And third, if the law states that private banks can no longer print money, then the authorities are entitled to implement whatever close scrutiny of private banks is needed to ensure they are not in fact printing / creating money. If the authorities need to occasional random checks on backstreet printers to make sure they are not turning out imitation $100 bills, so be it.

As to exactly how the “second blocker” would work, I’ve copied the section of Modernising Money that sets that out. That makes up the rest of this article and relevant paragraphs are in green. Incidentally note that the authors refer to safe accounts as “transaction accounts”. Plus note that the authors’ method of splitting the bank industry in two is a bit different from Friedman’s and Kotlikoff’s. That is F&K’s preferred method is to have entirely separate institutions making up the two halves of the industry. In contrast, Modernising Money envisages two types of account housed under the same roof: so called “investment” accounts and “transaction” accounts.

Section 6.7 of Modernising Money.

This section explains how banks will normally make loans (including via overdrafts) under the reformed system. For the purpose of the demonstration, we will consider an example where one customer's investment of £1,000 is funding an equal loan to another individual customer. In reality, the amounts loaned may be smaller than the investment and spread across multiple customers, or alternatively, multiple investments may fund one larger loan. There does not need to be any direct link between individual savers and borrowers.

Under these proposals, in order for a bank to make a loan it must have funds on hand. Initially this requires a customer, John, who wants to make an investment using some of the funds currently in his Transaction Account. He first needs to open an Investment Account at the bank and 'fund' it with a transfer from his Transaction Account. John sees the balance of his Transaction Account fall by £1,000, and sees the balance of his new Investment Account increase by £1,000. However, in reality the money from his Transaction Account has actually moved to Regal Bank's Investment Pool at the Bank of England. The Bank of England's balance sheet has now changed (see fig 6.1O). On Regal Bank's balance sheet, the funds are transferred from John's Transaction Account to the bank's Investment Pool, and the bank creates a new liability of £1,000, which is John's new Investment Account (see fig 6.11).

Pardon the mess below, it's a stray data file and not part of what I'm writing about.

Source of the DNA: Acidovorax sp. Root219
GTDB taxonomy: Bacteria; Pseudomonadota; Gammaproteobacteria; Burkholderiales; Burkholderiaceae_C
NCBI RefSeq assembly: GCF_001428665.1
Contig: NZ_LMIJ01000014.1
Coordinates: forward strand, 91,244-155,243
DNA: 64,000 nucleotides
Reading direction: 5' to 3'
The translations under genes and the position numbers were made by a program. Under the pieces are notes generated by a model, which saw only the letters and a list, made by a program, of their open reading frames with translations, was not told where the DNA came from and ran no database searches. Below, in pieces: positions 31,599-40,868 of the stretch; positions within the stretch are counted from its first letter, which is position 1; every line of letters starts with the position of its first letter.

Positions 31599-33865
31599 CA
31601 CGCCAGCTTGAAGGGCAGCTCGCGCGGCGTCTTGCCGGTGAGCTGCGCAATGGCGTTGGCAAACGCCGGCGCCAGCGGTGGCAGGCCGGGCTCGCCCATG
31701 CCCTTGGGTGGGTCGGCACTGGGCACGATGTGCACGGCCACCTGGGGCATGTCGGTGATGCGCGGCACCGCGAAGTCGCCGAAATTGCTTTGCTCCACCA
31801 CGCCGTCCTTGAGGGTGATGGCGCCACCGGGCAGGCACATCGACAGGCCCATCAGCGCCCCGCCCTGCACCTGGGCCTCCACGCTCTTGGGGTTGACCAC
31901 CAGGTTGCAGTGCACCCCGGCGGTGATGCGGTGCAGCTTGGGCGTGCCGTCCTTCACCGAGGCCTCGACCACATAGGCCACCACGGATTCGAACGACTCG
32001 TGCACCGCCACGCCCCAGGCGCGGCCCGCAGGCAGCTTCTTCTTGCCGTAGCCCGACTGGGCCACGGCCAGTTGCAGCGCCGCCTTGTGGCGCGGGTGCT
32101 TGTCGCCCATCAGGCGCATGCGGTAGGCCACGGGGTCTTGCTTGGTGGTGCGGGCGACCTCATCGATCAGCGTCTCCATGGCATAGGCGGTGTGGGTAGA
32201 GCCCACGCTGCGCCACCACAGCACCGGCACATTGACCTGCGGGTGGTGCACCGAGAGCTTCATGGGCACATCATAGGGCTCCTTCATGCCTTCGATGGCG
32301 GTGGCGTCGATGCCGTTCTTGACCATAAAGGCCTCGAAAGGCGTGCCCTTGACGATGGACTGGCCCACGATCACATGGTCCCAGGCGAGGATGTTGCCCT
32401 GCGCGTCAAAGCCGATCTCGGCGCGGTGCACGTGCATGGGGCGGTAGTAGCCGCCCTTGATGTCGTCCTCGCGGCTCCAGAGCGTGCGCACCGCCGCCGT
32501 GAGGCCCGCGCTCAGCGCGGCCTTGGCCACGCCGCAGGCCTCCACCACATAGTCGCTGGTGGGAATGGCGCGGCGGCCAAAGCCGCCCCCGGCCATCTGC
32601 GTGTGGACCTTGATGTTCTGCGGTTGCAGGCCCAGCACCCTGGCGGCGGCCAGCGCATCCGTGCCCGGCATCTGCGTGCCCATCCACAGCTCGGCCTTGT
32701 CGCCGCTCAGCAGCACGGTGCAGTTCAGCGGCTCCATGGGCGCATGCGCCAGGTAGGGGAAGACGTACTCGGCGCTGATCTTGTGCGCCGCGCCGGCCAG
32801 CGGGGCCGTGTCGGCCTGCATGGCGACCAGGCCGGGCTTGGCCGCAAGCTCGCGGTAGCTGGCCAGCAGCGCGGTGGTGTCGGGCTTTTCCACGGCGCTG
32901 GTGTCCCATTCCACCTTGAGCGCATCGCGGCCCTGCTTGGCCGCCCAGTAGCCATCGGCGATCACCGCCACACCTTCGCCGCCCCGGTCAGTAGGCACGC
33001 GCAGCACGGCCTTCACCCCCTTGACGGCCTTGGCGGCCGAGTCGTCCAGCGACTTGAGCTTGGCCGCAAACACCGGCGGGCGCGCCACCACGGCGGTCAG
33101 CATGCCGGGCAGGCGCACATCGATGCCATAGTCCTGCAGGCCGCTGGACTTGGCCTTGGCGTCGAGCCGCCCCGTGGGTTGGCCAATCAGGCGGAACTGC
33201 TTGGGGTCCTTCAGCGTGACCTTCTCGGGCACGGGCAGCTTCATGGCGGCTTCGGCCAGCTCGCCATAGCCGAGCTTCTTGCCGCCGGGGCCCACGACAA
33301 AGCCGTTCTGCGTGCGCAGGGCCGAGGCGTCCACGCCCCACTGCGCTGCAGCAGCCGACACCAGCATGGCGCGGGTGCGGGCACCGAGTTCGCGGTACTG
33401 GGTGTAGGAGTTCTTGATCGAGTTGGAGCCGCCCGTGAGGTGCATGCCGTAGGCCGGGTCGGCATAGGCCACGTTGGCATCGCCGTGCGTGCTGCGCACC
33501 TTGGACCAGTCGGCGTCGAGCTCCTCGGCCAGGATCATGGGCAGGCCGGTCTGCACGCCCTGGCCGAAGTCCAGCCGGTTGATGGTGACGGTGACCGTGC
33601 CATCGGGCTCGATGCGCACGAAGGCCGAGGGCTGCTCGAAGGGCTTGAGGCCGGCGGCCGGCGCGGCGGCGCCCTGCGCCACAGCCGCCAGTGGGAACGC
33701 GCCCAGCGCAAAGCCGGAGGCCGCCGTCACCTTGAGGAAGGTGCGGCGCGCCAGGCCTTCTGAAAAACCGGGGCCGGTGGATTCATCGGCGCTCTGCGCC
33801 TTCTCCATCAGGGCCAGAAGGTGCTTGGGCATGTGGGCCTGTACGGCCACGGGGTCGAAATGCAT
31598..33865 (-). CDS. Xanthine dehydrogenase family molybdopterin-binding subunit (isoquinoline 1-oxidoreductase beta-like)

The money in Regal Bank's Investment Pool is then used to make a loan to a borrower, David. David signs a contract with the bank confirming that he will repay £1,000 plus interest. This legally enforceable contract represents an asset for the bank, and is recorded on the balance sheet as such. Simultaneously, money is moved from Regal Bank's Investment Pool at the Bank of England to the Customer Funds Account administered by Regal Bank, and Regal Bank increases the value of David's Transaction Account (see fig 6.12).

The balance sheet still balances, with the Investment Account liability to John offset by the loan asset made to David. Throughout the process, electronic money in the accounts at the Bank of England has moved from the Customer Funds Account to the Investment Pool, and back to the Customer Funds Account. Ownership of the money has moved from John to David.

In summary, any money 'placed in' an Investment Account by a customer will actually be immediately transferred from that customer's Transaction Account (at the Bank of England) to the bank's 'Investment Pool' account (at the Bank of England). At this point, the money will belong to the bank, rather than the Investment Account holder, and the bank will note that it owes the Investment Account holder the amount of money that the account holder invested (i.e. the Investment Account will be recorded as a liability on the bank's balance sheet). When this money is then lent, the money will be transferred from its Investment Pool (at the Bank of England) to the borrower's Transaction Account (at the Bank of England). At no point did any money leave the Bank of England's balance sheet, and no additional deposits were created anywhere in the system. This ensures that the act of lending does not increase the level of purchasing power in the economy, as it does in the current system.